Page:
The United States entered the 21st century as the world's sole superpower. Our diplomatic strength, military might, financial resources, and technological innovation were, and continue to be, the envy of the world. However, in the crucial area of education, the U.S. lags behind many other developed countries. Although the U.S. spends more per student than almost any other country in the world, international exams have demonstrated that we consistently perform well behind countries such as South Korea, China, Japan, and Finland in the areas of reading and math.
The ramifications of this trend are considerable. China, Japan, and South Korea understand that well-educated workers are crucial for survival in the competitive global economy. Thus, they are placing enormous emphasis on education, ensuring that their students are given not only foundational reading and math skills, but also that they are able to think creatively and solve problems. Their youth are poised to take on and conquer the world. Educating, hiring, and retaining high-quality teachers are key to lasting reform. The teaching profession in America is undervalued, certainly in comparison with countries like Finland and South Korea.
The U.S., on the other hand, is losing the battle. School systems are using more money but have less to show for it. Test results, especially among the children from low socioeconomic backgrounds are dismal. America has extraordinary natural resources, a solid, functioning democracy, and an excellent infrastructure, but unless we can reform our educational system to produce students who are able to take advantage of new technologies and compete in the global economy, we will cede our position as world leader.
A number of recent books and films have brought this situation to the attention of the American public. What is needed now, though, is a plan to solve those problems: we need to learn to become supermen and women. The educational system involves seven major players: the federal government, district authorities, the community, parents and family, the school administration, teachers, and the students themselves. In order to reform our schools, we must look at each of these players, investigating the interactions among them, and offering suggestions for bolstering involvement and efficacy between them.
In areas where schools are successful, community involvement has proven to be a critical element. In low socioeconomic communities, there is often a sense that schools are separate entities, run by elite elements that have little connection to the community. Perhaps the starkest difference between students from low socioeconomic environments and those from wealthier environments is the amount of parental involvement in students' education.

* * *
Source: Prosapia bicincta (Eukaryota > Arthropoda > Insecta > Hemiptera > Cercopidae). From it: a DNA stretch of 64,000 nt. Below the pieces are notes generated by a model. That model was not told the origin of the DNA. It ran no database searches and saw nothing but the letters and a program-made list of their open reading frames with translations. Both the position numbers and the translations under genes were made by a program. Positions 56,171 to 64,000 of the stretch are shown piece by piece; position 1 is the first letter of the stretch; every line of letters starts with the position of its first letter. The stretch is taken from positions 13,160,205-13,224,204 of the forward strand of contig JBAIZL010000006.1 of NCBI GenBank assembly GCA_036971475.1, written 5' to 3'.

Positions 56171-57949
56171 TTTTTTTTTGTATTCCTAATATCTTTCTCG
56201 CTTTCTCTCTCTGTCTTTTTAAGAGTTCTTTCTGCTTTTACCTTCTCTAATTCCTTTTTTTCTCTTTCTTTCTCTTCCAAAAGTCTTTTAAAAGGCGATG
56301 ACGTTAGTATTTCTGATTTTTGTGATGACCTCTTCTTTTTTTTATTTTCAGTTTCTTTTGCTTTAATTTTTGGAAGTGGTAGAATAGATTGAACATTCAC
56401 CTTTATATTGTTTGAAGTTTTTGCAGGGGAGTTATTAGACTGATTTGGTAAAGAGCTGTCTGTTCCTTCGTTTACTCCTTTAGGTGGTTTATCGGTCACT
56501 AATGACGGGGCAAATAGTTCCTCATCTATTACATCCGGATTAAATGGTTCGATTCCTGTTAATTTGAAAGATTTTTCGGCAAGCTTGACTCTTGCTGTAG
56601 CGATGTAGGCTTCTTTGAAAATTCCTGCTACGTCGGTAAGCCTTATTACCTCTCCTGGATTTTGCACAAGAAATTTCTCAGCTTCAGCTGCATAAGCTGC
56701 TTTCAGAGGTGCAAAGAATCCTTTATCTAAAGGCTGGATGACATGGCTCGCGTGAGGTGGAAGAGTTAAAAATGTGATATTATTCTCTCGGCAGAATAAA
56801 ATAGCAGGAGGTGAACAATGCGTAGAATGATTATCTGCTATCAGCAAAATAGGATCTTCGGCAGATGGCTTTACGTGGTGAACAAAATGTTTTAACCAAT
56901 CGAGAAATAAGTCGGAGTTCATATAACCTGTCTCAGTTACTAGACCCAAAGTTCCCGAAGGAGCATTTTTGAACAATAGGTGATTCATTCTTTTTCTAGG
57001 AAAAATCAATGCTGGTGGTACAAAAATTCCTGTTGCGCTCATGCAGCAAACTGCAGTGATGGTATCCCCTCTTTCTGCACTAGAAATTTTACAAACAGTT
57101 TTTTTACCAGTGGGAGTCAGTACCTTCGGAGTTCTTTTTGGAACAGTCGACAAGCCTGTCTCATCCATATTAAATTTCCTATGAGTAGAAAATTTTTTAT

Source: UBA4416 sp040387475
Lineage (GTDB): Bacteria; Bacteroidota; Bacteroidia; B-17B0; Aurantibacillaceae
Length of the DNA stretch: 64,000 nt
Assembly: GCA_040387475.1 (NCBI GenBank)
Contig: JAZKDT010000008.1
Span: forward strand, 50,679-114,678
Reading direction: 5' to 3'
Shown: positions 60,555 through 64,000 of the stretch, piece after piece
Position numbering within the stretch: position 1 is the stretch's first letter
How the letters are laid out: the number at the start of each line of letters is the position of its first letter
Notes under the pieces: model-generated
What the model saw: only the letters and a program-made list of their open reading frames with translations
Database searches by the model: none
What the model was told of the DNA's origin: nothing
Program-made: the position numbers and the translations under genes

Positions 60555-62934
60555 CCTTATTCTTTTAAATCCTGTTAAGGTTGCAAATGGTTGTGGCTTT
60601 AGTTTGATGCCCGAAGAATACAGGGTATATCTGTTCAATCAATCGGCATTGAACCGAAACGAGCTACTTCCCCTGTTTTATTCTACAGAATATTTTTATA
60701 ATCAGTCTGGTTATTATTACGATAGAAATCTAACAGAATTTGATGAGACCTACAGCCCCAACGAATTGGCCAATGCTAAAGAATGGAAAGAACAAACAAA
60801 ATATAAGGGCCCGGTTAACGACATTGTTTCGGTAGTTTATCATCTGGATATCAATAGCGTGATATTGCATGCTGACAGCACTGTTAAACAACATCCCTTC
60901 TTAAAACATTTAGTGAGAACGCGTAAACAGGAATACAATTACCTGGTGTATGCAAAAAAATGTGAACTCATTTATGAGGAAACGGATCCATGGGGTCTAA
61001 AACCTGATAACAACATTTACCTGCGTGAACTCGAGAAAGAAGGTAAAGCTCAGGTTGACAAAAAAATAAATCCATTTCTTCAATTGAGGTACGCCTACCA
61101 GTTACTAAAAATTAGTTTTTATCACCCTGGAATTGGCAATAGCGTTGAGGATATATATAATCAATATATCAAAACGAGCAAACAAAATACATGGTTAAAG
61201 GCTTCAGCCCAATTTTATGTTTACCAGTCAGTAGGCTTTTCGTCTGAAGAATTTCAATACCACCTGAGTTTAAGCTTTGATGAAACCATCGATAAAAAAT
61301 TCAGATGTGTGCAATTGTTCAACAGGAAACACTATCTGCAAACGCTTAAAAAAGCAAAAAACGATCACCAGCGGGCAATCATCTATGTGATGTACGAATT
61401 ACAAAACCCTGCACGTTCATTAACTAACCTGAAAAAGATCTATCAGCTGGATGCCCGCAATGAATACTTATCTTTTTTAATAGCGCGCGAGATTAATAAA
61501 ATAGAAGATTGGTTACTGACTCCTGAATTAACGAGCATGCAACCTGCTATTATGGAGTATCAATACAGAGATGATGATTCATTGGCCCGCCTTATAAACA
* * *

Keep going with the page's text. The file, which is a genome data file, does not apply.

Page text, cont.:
The No Child Left Behind Act (NCLB), while admirable, has also proven fundamentally flawed. It is not producing the anticipated results, and has had the effect of forcing schools to teach to the exam, rather than fostering a love of learning among students. There is mounting evidence that the U. S. education system is failing our students. Appropriate engagement and direction by district authorities is crucial to creating a quality learning environment. Too often, cronyism, corruption, and misuse of resources diminish the influence of the district-level administration.
Society in general needs to understand that the lack of quality teachers, effective administration, and parental involvement are all factors that contribute to the current state of our educational system. The country must unite and work together to carry the responsibility of enriching and continuing America's future via educational excellence. We must become supermen and superwomen.
Dr. Matthew Lynch is an Assistant Professor of Education at Widener University. Dr. Lynch is the author of three books; It's Time for Change: School Reform for the Next Decade (Rowman & Littlefield December, 2012), A Guide to Effective School Leadership Theories (Routledge February 26, 2012), and The Call to Teach: An Introduction to Teaching (Pearson 2013). Please visit his website at www.drmattlynch.com for more information.